Apple shares fall as CIBC sees ‘iPhone’ release delayed – December 07, 2006
Analyst expects 16GB flash-based Apple iPod video player, 4-8GB flash-based ‘iPhone’ models – December 07, 2006
Prudential: Apple ‘iPhone’ to sport iPod click wheel; video iPod by Q2 – December 06, 2006
RUMOR: Apple’s smart phone project to feature ‘extensive integration with Mac OS X’ – December 05, 2006
Apple begins ‘iPhone’ production – December 05, 2006
Apple needs to think different about data security for ‘iPhone’ – December 05, 2006
NVIDIA graphics chip for next-gen Apple video iPod delayed? – December 04, 2006
Kevin Rose: Dual-battery Apple ‘iPhone’ coming in January; $249 for 4GB, $449 for 8GB – December 03, 2006

33 Comments

  1. This is one of the best analytical pieces I’ve seen about the rumored phone in quite some time! It’s refreshing to see someone with some decent reasoning skills looking at the big picture instead of trying to guess when it will drop or what it will look like or feature!

  2. MY GOD!!! I have never seen such froth over a rumored Apple product since, I don’t know, the G5 Powerbook or maybe a Mac tablet. Nah, I think this tops it.

    Davey,
    With your choice of number, I think your subconscious is sending you signals. Time to get laid!

  3. All the analyst are calling this device a “phone.” I think that’s wrong. I think Apple will market the device as a wireless iPod. It will be the iPod that can be used to access the ‘net and email. Using that wireless connection and a direct link to the iTunes Store, it will be the first iPod (and first music player device other than “music phones”) that can be used without the need to own (and competently use) a fairly recent Mac or PC to get music on the device, opening the door to a huge untapped portable music player market.

    The phone capability will be the “oh, by the way” feature. A big deal, but not the central defining feature of the device.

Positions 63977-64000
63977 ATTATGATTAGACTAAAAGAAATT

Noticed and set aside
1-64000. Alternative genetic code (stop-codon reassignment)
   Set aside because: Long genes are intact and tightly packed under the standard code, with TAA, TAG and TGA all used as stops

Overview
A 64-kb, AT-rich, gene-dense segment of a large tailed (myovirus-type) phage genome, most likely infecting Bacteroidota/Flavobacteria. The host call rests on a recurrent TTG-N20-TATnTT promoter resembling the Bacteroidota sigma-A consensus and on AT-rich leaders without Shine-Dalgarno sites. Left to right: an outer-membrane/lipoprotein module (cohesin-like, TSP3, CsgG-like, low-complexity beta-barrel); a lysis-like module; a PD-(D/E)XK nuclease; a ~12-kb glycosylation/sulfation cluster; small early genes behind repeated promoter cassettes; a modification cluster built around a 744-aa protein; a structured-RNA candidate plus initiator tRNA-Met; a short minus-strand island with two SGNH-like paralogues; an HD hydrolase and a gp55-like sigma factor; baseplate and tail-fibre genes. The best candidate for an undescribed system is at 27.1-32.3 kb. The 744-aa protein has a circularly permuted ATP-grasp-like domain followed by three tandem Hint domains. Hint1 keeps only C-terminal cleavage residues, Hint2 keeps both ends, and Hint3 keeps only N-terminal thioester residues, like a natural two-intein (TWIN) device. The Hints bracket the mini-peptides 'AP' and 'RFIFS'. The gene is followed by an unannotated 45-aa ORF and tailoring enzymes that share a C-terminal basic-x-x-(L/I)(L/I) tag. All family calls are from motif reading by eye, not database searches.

4. I much prefer the system in Europe, where you buy the phone independently of service and then just buy a SIM card from whatever service provider you want. You can even have multiple SIMs for different numbers (work, home etc) and change them at will. If the iPhone causes a shift towards this kind of system I’d be very happy.

  5. It’s true. And my erection is about to burst through my khakis from thinking about it.

    Any female MDN readers care to help R2 with his problem? 22/M/athletic build/college & part time at OfficeMax/8 robust inches.

  6. Hopefully it will be revolutionary and no just evolutionary for the cell phone industry. This phone will be proof of concept that vertical marketing is the best way for this business to work. Again, it will be hardware tightly integrated with software – genius!

  7. Surely it would be crazy for Apple to compete with the network providers. All they need to do is sell a iPod telephone where the purchaser takes the SIM card out of his mobile phone and puts it into the all singing and dancing iPhone. Or am I missing something?

Reader Feedback

This site uses Akismet to reduce spam. Learn how your comment data is processed.